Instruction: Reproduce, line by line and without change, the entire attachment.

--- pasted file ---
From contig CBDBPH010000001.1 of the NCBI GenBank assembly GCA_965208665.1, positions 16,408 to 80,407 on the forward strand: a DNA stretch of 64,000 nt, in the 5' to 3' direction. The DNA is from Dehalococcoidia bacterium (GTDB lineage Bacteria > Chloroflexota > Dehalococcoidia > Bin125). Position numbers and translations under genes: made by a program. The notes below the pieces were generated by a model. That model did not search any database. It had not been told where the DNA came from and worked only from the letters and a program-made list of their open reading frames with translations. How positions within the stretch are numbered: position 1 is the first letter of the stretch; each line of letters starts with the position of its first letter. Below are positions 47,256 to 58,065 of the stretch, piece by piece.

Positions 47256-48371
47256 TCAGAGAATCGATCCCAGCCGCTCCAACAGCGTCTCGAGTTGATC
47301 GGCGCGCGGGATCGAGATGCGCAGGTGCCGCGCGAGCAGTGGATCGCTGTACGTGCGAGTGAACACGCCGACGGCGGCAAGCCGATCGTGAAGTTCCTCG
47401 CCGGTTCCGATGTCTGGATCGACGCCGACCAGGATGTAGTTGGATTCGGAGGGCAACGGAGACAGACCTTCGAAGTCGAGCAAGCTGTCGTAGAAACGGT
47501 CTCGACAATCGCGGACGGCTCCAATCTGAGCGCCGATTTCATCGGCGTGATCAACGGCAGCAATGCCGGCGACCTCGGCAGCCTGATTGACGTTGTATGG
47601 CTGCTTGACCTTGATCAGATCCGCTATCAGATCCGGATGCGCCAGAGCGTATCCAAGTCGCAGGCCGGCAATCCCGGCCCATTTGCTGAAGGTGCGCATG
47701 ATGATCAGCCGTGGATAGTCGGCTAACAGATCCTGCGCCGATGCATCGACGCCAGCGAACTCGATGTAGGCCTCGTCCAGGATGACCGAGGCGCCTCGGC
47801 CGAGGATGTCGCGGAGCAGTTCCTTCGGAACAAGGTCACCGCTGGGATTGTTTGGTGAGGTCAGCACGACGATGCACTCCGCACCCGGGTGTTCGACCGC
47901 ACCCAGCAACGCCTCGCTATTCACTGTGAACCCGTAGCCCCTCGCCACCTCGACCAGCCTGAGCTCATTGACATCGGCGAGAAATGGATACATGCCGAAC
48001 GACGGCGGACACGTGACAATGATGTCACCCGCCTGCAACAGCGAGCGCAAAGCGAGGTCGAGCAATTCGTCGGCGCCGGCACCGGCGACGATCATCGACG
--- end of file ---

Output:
From contig CBDBPH010000001.1 of the NCBI GenBank assembly GCA_965208665.1, positions 16,408 to 80,407 on the forward strand: a DNA stretch of 64,000 nt, in the 5' to 3' direction. The DNA is from Dehalococcoidia bacterium (GTDB lineage Bacteria > Chloroflexota > Dehalococcoidia > Bin125). Position numbers and translations under genes: made by a program. The notes below the pieces were generated by a model. That model did not search any database. It had not been told where the DNA came from and worked only from the letters and a program-made list of their open reading frames with translations. How positions within the stretch are numbered: position 1 is the first letter of the stretch; each line of letters starts with the position of its first letter. Below are positions 47,256 to 58,065 of the stretch, piece by piece.

Positions 47256-48371
47256 TCAGAGAATCGATCCCAGCCGCTCCAACAGCGTCTCGAGTTGATC
47301 GGCGCGCGGGATCGAGATGCGCAGGTGCCGCGCGAGCAGTGGATCGCTGTACGTGCGAGTGAACACGCCGACGGCGGCAAGCCGATCGTGAAGTTCCTCG
47401 CCGGTTCCGATGTCTGGATCGACGCCGACCAGGATGTAGTTGGATTCGGAGGGCAACGGAGACAGACCTTCGAAGTCGAGCAAGCTGTCGTAGAAACGGT
47501 CTCGACAATCGCGGACGGCTCCAATCTGAGCGCCGATTTCATCGGCGTGATCAACGGCAGCAATGCCGGCGACCTCGGCAGCCTGATTGACGTTGTATGG
47601 CTGCTTGACCTTGATCAGATCCGCTATCAGATCCGGATGCGCCAGAGCGTATCCAAGTCGCAGGCCGGCAATCCCGGCCCATTTGCTGAAGGTGCGCATG
47701 ATGATCAGCCGTGGATAGTCGGCTAACAGATCCTGCGCCGATGCATCGACGCCAGCGAACTCGATGTAGGCCTCGTCCAGGATGACCGAGGCGCCTCGGC
47801 CGAGGATGTCGCGGAGCAGTTCCTTCGGAACAAGGTCACCGCTGGGATTGTTTGGTGAGGTCAGCACGACGATGCACTCCGCACCCGGGTGTTCGACCGC
47901 ACCCAGCAACGCCTCGCTATTCACTGTGAACCCGTAGCCCCTCGCCACCTCGACCAGCCTGAGCTCATTGACATCGGCGAGAAATGGATACATGCCGAAC
48001 GACGGCGGACACGTGACAATGATGTCACCCGCCTGCAACAGCGAGCGCAAAGCGAGGTCGAGCAATTCGTCGGCGCCGGCACCGGCGACGATCATCGACG